Author: Kevin Leahy
Some people just don’t like managing or supervising people. Others seem to have a knack for it and enjoy it immensely. Can the art of managing people be learned or is it something we are born with? Like most skills, it can be learned. Most small businesses start out with the founder personally doing just about everything. If the business is successful at some point it becomes necessary to build a team and this, for a lot of people who have started a business, often becomes a real challenge.
Hiring best practices
As an employer, you want to hire and retain employees most qualified for the positions within your company. To do this, you need to define who you are looking for and what’s expected of them once they are on board.
Policy standards are a must. Begin with a personnel manual that explains your policy for hours, overtime, fringe benefits, sick leave, annual leave, training, dress code, personnel reviews, grievances, termination and retirement. Every employee should have his or her own copy of this manual. In addition, consider giving every job applicant a copy for review.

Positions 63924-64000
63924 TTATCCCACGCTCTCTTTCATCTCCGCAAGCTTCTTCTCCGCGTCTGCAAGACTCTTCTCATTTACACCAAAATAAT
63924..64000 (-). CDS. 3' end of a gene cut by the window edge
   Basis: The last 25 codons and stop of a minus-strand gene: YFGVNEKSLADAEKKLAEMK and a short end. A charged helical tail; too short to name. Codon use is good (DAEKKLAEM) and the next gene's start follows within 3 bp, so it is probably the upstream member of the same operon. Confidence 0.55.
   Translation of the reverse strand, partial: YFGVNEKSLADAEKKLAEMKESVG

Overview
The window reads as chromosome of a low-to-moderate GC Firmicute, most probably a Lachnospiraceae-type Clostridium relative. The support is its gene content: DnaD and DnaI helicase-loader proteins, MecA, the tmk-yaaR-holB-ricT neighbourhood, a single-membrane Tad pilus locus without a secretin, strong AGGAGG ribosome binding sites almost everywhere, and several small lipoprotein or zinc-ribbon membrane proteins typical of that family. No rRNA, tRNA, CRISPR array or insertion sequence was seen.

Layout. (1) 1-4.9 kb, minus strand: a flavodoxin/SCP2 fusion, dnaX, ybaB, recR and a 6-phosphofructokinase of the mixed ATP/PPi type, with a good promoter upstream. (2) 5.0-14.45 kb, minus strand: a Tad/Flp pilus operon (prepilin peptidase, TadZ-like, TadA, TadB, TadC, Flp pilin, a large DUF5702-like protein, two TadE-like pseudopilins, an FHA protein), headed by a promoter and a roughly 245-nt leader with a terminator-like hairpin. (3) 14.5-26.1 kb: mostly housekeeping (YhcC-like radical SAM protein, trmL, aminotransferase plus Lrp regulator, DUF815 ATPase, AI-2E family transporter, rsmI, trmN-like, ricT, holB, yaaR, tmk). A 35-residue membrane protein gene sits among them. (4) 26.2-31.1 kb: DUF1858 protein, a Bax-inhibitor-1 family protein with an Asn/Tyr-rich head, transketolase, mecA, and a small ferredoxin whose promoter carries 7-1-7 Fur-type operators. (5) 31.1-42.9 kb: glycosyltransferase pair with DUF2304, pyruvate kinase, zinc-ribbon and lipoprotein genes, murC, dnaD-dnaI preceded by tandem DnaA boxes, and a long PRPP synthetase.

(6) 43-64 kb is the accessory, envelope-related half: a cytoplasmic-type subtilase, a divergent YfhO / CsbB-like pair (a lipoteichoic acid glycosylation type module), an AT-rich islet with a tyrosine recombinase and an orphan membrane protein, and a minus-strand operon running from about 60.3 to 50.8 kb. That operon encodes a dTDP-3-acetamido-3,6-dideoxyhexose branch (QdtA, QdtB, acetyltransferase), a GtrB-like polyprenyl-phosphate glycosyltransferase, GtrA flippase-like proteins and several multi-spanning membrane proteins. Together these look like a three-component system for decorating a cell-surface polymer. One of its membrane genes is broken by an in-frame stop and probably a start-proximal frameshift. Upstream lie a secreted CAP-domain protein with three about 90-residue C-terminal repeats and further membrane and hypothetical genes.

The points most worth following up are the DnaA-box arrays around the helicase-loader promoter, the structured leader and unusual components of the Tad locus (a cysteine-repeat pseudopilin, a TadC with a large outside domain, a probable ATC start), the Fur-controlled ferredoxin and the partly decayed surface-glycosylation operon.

Each position within the company, including your own, should have a job description that outlines responsibilities and duties and includes a list of the position’s objectives with specific and measurable goals. Each description should include reporting relationships. The job description provides you and the employee a clear road map for the expectations of the position, from the standpoint of both workload and expertise required to accomplish the job.
Job application forms for your company should be simple and focus on relevant employment history, including names of supervisors and references you can contact. Provide space for the applicant to summarize career accomplishments.
At the interview stage, you want to learn as much as possible about the person’s job skills, work ethic and personality. Ask specific questions that require more than a yes or no answer. The more dialogue, the more you learn about the applicant. More information will help you to make an informed decision.
Always check references. Competent and friendly employees make a positive statement about your business to customers. An applicant who interviews well and has a sterling resume may not be the ideal fit for the job. References will validate your impressions, and expand on areas not covered in the interview. This is also a way to learn more about potential weaknesses as well. What a reference says or does not say gives you clues as to the character and skill of your candidates. Take all of this information into account before you form your final opinion of a given candidate.